Innocent Spouse Relief and Taxes

During a marriage, it is very common for one spouse to be primarily responsible for the financial aspects, such as paying bills, making investments, and making sure the parties’ taxes are paid.  When the parties are later divorce, one or both spouses may discover that there are aspects of the couple’s finances of which they were each previously ignorant.  Taxes and what went into filing tax returns is a common area where the responsible party will “fudge” the numbers or keep the other spouse ignorant of the contents.

In cases where one party believes that the party who has traditionally been responsible for assembling documents and filing taxes has not been completely adhering to the tax code, the innocent spouse may want to include certain language in the divorce decree.  This language will usually state something along the lines of the other spouse will hold him or her harmless in the event the IRS comes seeking back taxes or penalties.  However, this language will not stop the IRS from pursuing both spouses in the event that the parties have not properly paid their taxes in years past.

If one spouse is not paying according to the law, it is possible the other spouse may seek Innocent Spouse Relief.  If, for example, the husband has always been responsible for paying taxes and the parties have always filed jointly during their marriage, there are certain situations during which the wife may seek innocent spouse relief if the IRS seeks back taxes, penalties and interest against the parties.  Internal Revenue Code 6015 provides the conditions under which one spouse may seek innocent spouse relief from these penalties.  If you are the innocent spouse, you can be relieved of responsibility for interest and penalties if your spouse or former spouse improperly reported or omitted items on the tax return.  For this to apply, the innocent spouse must demonstrate all of the following:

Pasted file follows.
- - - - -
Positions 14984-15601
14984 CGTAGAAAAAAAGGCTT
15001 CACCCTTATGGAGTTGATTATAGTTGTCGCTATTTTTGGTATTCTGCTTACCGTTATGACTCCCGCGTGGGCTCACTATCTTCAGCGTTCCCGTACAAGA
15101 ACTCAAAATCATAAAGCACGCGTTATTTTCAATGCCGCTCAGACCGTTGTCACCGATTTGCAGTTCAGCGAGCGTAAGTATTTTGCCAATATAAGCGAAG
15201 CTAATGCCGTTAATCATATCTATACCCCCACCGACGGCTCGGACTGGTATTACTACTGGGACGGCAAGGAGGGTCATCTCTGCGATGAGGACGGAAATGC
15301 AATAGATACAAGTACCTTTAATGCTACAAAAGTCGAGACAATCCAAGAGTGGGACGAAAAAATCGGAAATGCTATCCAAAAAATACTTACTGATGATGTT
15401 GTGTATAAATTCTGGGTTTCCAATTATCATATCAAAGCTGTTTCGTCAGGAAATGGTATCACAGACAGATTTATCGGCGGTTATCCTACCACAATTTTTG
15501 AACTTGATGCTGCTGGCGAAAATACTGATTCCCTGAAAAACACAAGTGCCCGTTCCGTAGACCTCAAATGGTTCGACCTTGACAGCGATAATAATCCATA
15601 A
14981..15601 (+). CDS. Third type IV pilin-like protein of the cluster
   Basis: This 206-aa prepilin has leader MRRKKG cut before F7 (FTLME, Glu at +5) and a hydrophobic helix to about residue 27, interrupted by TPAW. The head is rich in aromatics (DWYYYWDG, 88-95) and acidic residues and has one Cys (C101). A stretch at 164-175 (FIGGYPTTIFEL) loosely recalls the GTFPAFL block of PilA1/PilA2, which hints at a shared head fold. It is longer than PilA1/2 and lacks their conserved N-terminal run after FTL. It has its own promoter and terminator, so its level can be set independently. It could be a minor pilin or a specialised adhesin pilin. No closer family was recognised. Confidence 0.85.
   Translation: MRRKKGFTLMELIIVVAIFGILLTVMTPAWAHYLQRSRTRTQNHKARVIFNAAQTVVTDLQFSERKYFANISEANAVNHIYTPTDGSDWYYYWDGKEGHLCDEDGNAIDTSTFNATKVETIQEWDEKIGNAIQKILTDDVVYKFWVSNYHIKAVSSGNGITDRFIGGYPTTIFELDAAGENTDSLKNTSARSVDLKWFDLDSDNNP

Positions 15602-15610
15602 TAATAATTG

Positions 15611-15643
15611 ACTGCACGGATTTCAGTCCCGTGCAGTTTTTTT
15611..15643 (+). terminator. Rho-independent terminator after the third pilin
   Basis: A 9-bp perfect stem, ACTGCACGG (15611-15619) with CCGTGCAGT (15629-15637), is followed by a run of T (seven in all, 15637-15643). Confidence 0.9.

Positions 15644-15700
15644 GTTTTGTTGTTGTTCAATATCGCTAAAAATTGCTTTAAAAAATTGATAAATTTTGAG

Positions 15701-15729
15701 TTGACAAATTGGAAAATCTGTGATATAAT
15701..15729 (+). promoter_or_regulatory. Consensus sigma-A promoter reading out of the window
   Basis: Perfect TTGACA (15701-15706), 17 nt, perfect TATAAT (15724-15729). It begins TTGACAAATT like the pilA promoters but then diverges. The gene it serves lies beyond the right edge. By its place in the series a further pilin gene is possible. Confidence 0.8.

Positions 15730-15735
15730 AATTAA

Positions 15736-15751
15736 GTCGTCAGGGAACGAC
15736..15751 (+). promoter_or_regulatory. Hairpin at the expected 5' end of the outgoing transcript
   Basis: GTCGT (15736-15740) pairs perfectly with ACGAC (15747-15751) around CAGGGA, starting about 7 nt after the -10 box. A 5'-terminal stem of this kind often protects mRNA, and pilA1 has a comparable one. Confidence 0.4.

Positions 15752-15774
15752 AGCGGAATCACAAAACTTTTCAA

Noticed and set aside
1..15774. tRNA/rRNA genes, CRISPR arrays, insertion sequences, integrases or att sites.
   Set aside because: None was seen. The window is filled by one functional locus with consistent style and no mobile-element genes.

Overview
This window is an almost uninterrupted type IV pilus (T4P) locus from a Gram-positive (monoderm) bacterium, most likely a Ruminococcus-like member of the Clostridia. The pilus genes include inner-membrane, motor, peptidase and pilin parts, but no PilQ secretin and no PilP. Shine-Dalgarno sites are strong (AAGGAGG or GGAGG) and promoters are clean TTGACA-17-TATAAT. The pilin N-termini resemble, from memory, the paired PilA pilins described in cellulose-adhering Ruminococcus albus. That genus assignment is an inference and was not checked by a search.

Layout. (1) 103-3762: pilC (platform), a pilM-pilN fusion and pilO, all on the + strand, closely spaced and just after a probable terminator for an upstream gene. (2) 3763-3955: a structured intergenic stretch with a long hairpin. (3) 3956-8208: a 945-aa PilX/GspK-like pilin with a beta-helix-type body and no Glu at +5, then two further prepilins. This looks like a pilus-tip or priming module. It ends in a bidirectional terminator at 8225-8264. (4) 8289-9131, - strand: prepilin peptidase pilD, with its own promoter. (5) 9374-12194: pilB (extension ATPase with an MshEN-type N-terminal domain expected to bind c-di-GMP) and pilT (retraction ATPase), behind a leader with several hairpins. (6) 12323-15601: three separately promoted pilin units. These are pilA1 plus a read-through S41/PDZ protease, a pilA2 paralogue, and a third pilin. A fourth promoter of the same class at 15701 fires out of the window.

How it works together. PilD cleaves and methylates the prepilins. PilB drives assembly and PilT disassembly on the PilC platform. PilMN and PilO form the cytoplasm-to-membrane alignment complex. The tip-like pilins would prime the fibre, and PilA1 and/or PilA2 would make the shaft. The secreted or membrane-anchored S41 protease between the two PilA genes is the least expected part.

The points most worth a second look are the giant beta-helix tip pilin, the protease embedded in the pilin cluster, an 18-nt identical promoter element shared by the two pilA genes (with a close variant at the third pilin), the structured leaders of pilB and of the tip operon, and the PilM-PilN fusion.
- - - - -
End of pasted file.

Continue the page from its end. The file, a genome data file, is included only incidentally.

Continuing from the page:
1. The joint return must have an understatement of tax owed;
  2. The understatement must be a result of your spouse’s erroneous items, such as income received by that spouse, or his or her improper reductions;
  3. When the innocent spouse signed the return, you did not know or have reason to know of the understatement;
  4. It would be unfair to hold the innocent spouse accountable, taking all the relevant situations into account;
  5. The innocent spouse must file for relief within two years of the time the IRS started collection actions.

We have extensive experience helping our clients understand their obligations under tax and divorce law.  Call us today at 651-413-9568 and schedule a consultation to talk about your rights and responsibilities.